One critical mistake many small businesses make is when they choose Excel Online as a database solution. In fact, a large number of businesses use spreadsheet application exclusively to hold all of their data. Over the years, this mistake has led to some respectable businesses paying a hefty price.
Don’t be one of them.
Heed the advice: most of them regret their choice – as can be expected – when they chose to use the wrong tool to perform a sensitive task.
Using Excel Online as a database can be dangerous
Excel Online was never intended to be used for more than a desktop data processor. And even then, anyone who has worked with bulky data knows that the application’s data processing power is very limited. It is also labor-intensive; entering formulas, filtering data for searches, and formatting it all for proper consumption is a tedious and repetitive affair.
But, there’s worse; you could put your confidential data at risk. There are, in fact, many ways you could be inviting data corruption, leaks, and breaches to occur. Let’s have a look at a few of these ways:
Excel can be copied and saved locally
All it takes to copy all the data on an Excel sheet is to type “CTRL+A” and then “CTRL+C.” On a new sheet, the user can then paste it (“CTRL+V”) and it would be over. They now have their very own offline copy of the data to do with as they wish.
Now, think about how a disgruntled employee could dump this stolen data online. Let’s not even think about how someone who intentionally stole the data could put it to malicious use, affecting customers’ privacy and their financial security – in real life.
Data integrity is almost impossible to maintain
When everyone with write privileges edits a worksheet at the same time it guarantees someone will either:
- Overwrite someone else’s data
- Mistakenly delete others’ work, or
- Intentionally make changes to further their own agenda (think payroll or attendance data, for example)
Unless someone remembers to revoke the write privileges of a user, they can come back and make changes years from now. It isn’t uncommon to go into Google Drive and still find files that had been shared a while ago.
Copies can be easily made and lost
If an employee in your business saved an Excel file (or a copy) on, say, a thumb drive, and then the drive were lost or stolen, it would result in a catastrophe. How big of a calamity it would be depends on the sensitivity of the leaked information.
Then there is the fact that there is really no way of keeping track of who has which version of the same file. A confused employee could present their version of a data compilation as a final version unaware that some changes had been made to the data at the last minute, but were saved on another copy.
Thus, any decisions made based on the erroneous worksheet could lead to wrong plans and forecasts.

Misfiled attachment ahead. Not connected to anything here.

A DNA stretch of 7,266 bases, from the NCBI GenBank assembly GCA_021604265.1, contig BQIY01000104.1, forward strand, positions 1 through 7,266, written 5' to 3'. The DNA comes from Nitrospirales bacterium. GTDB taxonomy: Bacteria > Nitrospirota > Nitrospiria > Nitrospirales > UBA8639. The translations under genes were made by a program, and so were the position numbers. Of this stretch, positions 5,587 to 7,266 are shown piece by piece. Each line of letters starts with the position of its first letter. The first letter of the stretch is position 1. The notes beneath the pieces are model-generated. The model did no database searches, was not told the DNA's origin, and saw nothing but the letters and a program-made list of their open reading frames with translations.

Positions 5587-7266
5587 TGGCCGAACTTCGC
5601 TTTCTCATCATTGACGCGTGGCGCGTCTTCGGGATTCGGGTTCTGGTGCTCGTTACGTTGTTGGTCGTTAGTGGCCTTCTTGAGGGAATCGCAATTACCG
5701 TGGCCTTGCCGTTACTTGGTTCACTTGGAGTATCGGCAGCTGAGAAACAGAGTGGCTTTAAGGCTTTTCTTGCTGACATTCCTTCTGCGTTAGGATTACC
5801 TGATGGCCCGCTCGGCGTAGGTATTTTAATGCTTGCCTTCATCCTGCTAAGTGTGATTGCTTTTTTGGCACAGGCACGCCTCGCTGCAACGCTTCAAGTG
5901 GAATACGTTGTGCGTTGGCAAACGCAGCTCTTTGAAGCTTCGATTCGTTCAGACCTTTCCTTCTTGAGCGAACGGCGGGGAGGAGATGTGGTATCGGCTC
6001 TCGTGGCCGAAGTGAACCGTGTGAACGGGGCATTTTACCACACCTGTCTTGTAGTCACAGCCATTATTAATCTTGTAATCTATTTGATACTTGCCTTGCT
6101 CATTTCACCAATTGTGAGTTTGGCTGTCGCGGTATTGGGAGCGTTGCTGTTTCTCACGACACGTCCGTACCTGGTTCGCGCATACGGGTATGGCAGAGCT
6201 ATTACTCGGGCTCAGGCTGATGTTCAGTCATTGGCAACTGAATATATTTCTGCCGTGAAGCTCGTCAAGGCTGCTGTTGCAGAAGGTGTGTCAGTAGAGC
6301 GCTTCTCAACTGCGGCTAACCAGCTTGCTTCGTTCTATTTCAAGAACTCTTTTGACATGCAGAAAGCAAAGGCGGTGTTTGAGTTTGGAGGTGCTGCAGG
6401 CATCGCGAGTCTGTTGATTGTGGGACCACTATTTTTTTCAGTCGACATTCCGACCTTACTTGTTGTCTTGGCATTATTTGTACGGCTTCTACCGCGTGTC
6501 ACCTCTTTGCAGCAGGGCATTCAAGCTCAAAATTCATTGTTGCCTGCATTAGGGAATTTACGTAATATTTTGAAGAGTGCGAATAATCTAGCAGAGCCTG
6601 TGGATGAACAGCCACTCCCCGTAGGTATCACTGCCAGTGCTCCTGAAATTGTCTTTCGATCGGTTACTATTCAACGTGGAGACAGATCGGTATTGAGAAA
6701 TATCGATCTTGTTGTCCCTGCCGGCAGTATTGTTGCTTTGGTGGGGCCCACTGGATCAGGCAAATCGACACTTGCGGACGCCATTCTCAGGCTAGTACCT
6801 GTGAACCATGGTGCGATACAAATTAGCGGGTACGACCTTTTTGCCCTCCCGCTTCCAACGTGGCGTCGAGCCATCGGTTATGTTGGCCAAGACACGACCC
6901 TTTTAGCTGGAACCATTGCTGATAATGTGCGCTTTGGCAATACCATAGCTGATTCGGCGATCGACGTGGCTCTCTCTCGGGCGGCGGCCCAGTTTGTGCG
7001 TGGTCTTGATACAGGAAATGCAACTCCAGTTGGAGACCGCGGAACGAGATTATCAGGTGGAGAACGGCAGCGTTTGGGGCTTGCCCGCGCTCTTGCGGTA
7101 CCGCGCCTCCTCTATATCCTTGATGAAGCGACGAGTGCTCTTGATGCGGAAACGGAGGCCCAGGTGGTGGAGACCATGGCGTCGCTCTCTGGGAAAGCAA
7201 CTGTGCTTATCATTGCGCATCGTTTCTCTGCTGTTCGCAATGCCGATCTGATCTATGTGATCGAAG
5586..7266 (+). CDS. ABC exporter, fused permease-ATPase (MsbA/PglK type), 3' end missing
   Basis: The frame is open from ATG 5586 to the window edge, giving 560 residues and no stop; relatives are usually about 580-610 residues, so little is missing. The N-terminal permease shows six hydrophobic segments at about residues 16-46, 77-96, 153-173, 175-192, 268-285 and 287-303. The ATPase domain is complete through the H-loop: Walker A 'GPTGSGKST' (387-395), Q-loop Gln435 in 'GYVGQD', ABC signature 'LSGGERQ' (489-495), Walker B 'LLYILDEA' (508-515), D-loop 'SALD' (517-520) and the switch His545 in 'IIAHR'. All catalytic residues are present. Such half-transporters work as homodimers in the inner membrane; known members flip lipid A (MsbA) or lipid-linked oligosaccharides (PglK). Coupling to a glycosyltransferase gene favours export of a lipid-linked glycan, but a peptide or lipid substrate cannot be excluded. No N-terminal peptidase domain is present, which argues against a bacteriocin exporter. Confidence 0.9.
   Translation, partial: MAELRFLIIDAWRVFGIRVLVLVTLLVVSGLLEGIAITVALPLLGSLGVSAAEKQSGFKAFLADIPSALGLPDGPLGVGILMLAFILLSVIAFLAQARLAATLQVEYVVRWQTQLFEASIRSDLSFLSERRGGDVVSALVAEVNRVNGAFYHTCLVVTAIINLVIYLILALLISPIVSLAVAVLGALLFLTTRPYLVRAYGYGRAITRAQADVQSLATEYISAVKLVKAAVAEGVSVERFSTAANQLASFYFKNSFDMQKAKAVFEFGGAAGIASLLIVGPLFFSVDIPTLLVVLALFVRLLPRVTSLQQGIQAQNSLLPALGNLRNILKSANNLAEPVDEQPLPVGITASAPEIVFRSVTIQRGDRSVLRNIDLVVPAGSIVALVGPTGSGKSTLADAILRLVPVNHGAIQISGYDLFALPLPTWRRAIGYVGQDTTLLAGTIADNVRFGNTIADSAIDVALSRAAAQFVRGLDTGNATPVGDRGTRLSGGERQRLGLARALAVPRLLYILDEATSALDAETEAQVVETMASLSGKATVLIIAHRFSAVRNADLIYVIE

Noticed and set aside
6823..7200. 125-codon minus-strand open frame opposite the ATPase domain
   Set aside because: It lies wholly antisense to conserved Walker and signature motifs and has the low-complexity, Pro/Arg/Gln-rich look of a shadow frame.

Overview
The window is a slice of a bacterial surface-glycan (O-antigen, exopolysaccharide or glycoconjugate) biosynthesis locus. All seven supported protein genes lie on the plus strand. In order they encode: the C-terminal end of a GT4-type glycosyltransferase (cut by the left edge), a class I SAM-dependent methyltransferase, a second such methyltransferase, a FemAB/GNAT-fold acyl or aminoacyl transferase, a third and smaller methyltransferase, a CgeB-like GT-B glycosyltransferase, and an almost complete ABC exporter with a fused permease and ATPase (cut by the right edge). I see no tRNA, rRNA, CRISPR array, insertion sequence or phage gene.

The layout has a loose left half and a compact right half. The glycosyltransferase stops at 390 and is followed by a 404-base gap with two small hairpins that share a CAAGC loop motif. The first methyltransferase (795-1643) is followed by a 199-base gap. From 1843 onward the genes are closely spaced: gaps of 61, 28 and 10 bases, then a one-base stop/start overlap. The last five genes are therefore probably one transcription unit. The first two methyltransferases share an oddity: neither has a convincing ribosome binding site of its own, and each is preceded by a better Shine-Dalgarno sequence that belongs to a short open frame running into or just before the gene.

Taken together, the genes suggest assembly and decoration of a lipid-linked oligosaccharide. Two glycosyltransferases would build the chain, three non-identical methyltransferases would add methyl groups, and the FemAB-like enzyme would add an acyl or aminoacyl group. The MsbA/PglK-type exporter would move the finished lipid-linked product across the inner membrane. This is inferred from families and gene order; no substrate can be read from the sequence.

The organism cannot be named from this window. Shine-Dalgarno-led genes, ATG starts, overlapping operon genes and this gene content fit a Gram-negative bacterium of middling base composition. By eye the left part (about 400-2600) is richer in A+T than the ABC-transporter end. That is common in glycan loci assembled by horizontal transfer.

Data captured using Excel is unreliable
People make mistakes; they can do it right from the get-go: when inputting the data. Even when cells, columns, and whole sheets are protected, there can still be issues caused by formatting.
An example could be inserting a title in a row that was in the middle of the sheet to make the printouts look better. The result is that summations of columns would be interrupted because of this title row – as anyone who has tried to automatically fill in an entire column based on the first cell well knows.
Links and Excel sheets can be sent to the wrong people
Sharing datasets isn’t Excel’s strongest point. It isn’t uncommon for people to forward emails (with databases attached) to colleagues who weren’t supposed to be privy to them. If someone were to mistakenly include an email address that was outside the organization, it could mean the leak of sensitive data.
Also, linking to data from one worksheet to another is an even riskier affair as the target worksheet could have been tampered with or simply moved to another location.
It is not secure to use Excel for a database
When data is stored in a format that can be read by anyone that has access to it, it is only a matter of time before someone does exactly that. When people entrust a business with their personal and financial information, they expect it to be kept in a secure database that prevents unauthorized access. Excel can’t guarantee that.
Online cloud databases solve these problems
This is the age of cloud computing and storing data securely – in a place that is accessible from anywhere in the world – is becoming the industry standard. The business plan of today should include a good databases as the baseline of their data storage schema. Because, based on this schema, scaling-up to build their data storage and retrieval infrastructure of tomorrow becomes an easy task.
After all, why would you, a business owner, want to put your data and, more importantly, the safety of your clients’ personal information at risk, when all you have to do is move it to the cloud – straight from Excel, no less?
Finally, we need to remember that designing online cloud databases and migrating data into them isn’t rocket science anymore: with low-code technology and straight-forward data importing available, everything has become a breeze. So, why not take advantage of it?
Don’t worry, just contact us. We can do it all for you.